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It’s not uncommon for you to make a New Year’s resolution to become better or to better yourself. It’s also not unusual for you to feel overwhelmed by the changes that you want to make. For some, they eventually give up and fall prey to the stereotypes that resolutions are meaningless. This doesn’t just apply to New Year’s resolutions, but anytime you decide to make a change for yourself. However, with proper planning and goal setting, you can avoid that overwhelming feeling and begin to see the results you want.

Follow the SMART guidelines for wellness goals

So how do you go about proper planning and goal setting? We recommend using the S.M.A.R.T. guidelines. Typically, this is a system you would see businesses use when starting a new project. S.M.A.R.T. stands for specific, measurable, attainable, realistic, and timely. We will break down each part of this acronym to help explain how it will help keep your goals manageable and obtainable. This should keep you on track, and, ultimately, help you reach your goals.

Start by asking yourself these questions: What do I want to accomplish? Where will I do it? When will I do it? Who can help me?

To give you an example, a common goal is to lose weight, but you might not know where to start. This is where you would use the S.M.A.R.T. system.

S: Specific

The specifics should include your overall goal, but it should break it down into individual steps — the more detail in your plan, the better.

Plan out all of your meals the day: one for breakfast, lunch, and dinner, plus healthy snacks in between. You want to detail the proportion of nutrients that you’re intaking and make sure it is sufficient. Then, plan out a workout routine. Make sure you know what you’re going to accomplish each time you go to the gym. Start with exercises you can handle, so you don’t strain yourself. Have a backup plan in case something goes wrong that day. Make sure the plan adjusts with your progression, so you see continual results.

M: Measurable

Establish concrete criteria for measuring progress. Have an idea of what your overall goal is that you want to reach, and make sure you can measure your progress until you reach it.

Instead of saying “I want to lose weight” give yourself an exact amount. “I want to lose 10lbs by February 1st.” Now you can actively monitor and compare your progress to the plan, and you can make adjustments to reach that goal. Secondly, know what workouts you are going to do, and have a plan to increase them steadily. “I want to be able to do 30 consecutive pushups by February 1st.”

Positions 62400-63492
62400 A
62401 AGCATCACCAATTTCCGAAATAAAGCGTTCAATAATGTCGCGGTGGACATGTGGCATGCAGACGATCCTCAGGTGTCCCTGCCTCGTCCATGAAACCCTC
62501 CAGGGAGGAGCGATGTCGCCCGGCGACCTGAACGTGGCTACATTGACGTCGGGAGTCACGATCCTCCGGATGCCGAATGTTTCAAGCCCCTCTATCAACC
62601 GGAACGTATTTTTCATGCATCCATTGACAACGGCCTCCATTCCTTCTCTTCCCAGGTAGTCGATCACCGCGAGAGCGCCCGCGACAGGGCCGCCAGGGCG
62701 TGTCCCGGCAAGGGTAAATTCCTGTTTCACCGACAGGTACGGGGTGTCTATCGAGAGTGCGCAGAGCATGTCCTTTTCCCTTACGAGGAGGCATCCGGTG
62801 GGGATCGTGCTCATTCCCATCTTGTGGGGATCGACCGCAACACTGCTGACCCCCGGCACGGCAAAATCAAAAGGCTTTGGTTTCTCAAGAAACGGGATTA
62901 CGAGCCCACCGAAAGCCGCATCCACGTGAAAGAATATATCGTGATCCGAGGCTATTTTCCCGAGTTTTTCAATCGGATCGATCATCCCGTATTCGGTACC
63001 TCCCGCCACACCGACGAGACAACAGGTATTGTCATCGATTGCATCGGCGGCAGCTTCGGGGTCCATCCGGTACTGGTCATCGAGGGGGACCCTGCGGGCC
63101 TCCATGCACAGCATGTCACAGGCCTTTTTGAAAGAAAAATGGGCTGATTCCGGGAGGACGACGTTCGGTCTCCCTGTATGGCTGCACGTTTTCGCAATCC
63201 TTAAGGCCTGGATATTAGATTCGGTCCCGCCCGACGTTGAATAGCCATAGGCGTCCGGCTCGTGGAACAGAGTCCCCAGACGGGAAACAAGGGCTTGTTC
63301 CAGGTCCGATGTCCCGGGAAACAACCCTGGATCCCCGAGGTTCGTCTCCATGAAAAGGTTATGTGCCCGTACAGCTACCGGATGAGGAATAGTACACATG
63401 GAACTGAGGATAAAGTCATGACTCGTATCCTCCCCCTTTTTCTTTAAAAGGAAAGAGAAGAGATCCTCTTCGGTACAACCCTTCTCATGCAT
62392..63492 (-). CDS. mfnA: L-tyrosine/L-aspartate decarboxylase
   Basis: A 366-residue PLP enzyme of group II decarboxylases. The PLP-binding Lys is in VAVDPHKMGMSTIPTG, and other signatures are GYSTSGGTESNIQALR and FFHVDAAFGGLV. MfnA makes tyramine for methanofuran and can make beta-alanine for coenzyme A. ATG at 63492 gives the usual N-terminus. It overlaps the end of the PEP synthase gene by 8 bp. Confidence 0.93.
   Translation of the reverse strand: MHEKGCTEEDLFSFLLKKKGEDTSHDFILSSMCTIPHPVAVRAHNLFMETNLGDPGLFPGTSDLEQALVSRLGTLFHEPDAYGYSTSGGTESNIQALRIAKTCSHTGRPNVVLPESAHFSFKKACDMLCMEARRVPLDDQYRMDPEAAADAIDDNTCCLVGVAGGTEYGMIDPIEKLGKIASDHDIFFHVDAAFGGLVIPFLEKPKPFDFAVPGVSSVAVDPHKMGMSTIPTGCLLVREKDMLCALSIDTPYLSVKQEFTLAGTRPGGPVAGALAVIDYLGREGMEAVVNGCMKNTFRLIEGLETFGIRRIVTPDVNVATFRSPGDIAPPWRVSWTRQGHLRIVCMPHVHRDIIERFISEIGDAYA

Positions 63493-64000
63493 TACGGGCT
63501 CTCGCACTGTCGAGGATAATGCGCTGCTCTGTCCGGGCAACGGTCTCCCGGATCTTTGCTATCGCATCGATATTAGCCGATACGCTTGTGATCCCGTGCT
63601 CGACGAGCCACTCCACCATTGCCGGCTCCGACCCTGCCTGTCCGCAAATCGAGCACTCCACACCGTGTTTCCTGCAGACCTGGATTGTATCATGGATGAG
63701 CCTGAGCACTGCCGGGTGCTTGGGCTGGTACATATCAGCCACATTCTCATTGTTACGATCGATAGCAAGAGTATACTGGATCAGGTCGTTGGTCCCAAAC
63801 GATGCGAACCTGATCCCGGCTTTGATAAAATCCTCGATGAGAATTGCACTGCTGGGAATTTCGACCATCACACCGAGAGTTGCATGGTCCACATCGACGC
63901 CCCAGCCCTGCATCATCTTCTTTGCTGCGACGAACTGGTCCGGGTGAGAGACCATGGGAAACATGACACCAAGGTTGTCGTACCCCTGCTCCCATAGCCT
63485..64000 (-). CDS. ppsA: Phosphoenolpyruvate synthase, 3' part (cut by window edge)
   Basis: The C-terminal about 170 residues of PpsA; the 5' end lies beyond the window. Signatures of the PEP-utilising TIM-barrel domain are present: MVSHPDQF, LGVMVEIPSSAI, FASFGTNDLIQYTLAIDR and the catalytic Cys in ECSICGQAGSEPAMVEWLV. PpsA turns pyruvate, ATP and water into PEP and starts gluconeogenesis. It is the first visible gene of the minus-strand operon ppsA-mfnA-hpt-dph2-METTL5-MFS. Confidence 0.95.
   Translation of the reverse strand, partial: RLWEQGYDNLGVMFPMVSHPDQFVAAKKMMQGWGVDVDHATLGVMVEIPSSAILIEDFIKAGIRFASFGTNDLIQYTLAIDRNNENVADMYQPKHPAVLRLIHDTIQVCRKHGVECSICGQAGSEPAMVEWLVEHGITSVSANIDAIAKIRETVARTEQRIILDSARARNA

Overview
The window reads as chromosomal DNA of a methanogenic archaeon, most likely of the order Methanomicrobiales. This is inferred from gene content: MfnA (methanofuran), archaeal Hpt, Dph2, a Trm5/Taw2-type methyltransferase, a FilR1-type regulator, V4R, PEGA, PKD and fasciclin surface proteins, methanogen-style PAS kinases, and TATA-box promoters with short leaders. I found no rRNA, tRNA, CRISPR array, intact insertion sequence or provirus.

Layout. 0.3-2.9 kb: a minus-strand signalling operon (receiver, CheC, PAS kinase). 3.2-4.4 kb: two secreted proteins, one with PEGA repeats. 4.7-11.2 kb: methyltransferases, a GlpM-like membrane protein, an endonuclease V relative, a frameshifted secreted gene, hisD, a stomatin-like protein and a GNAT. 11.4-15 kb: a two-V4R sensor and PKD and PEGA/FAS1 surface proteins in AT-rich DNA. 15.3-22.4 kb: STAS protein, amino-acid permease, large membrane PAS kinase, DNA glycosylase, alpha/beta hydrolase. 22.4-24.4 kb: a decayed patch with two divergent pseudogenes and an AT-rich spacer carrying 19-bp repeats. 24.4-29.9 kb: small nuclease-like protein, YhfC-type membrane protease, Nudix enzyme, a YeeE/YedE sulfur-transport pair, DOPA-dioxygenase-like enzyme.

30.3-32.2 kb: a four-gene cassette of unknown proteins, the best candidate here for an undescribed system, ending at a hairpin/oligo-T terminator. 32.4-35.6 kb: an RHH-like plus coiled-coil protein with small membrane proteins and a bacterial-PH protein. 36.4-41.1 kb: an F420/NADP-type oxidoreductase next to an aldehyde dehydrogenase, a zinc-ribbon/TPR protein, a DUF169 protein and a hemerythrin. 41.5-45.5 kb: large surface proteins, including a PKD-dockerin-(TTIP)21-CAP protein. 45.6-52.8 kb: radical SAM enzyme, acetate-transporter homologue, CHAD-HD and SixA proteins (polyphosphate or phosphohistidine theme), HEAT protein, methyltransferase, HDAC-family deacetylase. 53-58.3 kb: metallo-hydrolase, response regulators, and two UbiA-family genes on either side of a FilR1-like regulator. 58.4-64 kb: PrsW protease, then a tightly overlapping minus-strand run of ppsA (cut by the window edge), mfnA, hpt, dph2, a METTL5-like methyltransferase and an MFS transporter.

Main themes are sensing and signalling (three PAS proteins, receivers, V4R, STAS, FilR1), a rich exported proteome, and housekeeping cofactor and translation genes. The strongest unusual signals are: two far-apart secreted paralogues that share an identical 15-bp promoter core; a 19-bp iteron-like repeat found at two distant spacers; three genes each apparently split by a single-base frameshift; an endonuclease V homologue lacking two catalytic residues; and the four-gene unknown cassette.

A: Attainable

Can your goal be accomplished, or is it wishful thinking? This step, as well as the next step, help you to make sure that you’re heading in a good direction with attainable results, rather than aiming for an impossible goal.

If your goal is to lose 60lbs in 1 week, you probably won’t make it. Set a smaller, more realistic goal and give yourself a reasonable time to achieve it. Celebrating small wins and tracking your progress along the way fuels your motivation and confidence, which can help you achieve larger, future successes.

R: Realistic

In other words, don’t set yourself up for failure. Life circumstances, such as physical, intellectual, emotional, and financial barriers, may interfere. If you don’t have the time or resources to meet your goal, you should rework it so it is something you can accomplish.

Do you have the time and physical capacity to keep up with the regiment to reach your goal? Can you afford to buy the products or groceries to assist you in fulfilling your goal? If not, reassess your goal. Instead of trying to lose 10lbs a month, try to lose 5lbs.

T: Timely

Give yourself a set date of when you want to see the changes, but make sure you’re giving yourself enough time to complete your goals. If a goal, on average, takes two weeks to accomplish, don’t expect to go from Point A to Point B in one week.

When first starting, there is no harm in giving yourself a bit more time. It can be discouraging if you don’t meet your goals on time. If your first goal is to lose 10lbs in a month, consider setting it to a month and a half. If you achieve your goals early, that’s great! Just make sure you set a time limit.

Setting clear goals provides a framework that encourages completion. It helps take away the worries and hesitations of how to accomplish goals and replaces it with determination and growth. Ultimately, goal setting enhances the ability to prioritize activities and tasks in ways that focus attention on what is most important at any given moment.

Here at Access Physical Therapy & Wellness, we want to see you accomplish your goals. We know they are meaningful, and we want to offer our support. We want you to feel your best.